LONDON (Reuters) - Britain’s royal wedding is generating around 9,000 mentions a day online, or one every 10 seconds, according to a study from specialist technology firm Greenlight published on Thursday.
Internationally, those excited by the marriage between Prince William and Kate Middleton on April 29 outweigh the naysayers by six to one, the company’s research shows.
During March and April, there have been 158,000 posts related to the wedding on online media, with nearly 61,000, or 38 percent, coming in the last seven days alone.
YouTube and Facebook (public posts) accounted for the smallest share of the posts, at one and eight percent respectively, while online news sources accounted for 30 percent followed by blog posts (29 percent).
Twitter accounted for 17 percent and forums 16 percent, Greenlight added. Those proportions could change, however, now that the wedding will be available on YouTube via an official royal channel.
Posts about Middleton’s dress (23 percent), the guest list (20 percent) and gifts (18 percent) were the most popular.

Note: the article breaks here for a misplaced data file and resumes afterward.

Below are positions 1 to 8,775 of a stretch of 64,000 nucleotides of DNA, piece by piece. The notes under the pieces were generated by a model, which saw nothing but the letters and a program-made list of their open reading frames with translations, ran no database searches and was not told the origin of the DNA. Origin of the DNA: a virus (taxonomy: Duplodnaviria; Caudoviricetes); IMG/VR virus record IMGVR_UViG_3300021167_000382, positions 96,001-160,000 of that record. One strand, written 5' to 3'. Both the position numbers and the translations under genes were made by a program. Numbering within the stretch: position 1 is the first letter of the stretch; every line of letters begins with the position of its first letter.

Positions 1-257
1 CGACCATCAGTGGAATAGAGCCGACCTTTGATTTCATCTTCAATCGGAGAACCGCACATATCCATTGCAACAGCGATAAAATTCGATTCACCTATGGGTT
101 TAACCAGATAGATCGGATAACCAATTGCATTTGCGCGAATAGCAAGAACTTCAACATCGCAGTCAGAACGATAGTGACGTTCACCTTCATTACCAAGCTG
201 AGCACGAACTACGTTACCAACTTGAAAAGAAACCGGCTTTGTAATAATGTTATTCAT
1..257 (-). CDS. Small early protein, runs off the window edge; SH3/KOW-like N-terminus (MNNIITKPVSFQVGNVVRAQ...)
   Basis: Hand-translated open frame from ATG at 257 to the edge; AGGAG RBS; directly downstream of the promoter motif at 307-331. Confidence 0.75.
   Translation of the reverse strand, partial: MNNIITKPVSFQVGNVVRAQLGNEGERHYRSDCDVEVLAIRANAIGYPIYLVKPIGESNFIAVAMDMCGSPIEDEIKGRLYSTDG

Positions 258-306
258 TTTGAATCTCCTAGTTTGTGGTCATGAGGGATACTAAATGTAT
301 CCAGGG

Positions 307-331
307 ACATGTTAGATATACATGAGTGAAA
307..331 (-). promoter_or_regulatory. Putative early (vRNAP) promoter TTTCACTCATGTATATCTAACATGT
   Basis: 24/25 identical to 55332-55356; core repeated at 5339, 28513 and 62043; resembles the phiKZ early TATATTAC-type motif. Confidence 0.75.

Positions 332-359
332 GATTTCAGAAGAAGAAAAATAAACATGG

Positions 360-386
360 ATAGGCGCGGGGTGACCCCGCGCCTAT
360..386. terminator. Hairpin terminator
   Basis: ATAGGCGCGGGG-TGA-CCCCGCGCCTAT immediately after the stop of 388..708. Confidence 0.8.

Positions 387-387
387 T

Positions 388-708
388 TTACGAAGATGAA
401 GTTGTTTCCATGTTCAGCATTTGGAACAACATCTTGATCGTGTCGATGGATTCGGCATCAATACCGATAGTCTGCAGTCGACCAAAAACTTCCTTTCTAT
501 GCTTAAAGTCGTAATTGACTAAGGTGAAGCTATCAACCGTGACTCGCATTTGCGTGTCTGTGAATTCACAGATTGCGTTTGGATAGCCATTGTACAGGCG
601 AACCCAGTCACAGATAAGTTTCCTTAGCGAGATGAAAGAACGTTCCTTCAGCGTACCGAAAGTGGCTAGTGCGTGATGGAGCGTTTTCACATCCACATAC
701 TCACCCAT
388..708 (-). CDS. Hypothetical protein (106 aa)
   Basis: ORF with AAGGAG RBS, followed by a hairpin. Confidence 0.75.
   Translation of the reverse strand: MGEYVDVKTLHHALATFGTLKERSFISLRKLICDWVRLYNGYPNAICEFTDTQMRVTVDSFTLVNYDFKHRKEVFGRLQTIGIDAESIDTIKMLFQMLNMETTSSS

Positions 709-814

Palace officials have said that as well as live streaming of the wedding, there would be a live blog and integrated Twitter feed, underlining how technology is changing the way the royal occasion is viewed around the world compared to past events.
Britain’s press have followed every twist and turn of the royal engagement and wedding preparations with gusto since the wedding was announced in November.
The royal wedding is expected to be one of the year’s most watched events globally, with some estimating viewership of up to two billion people.
Reporting by Mike Collett-White, editing by Paul Casciato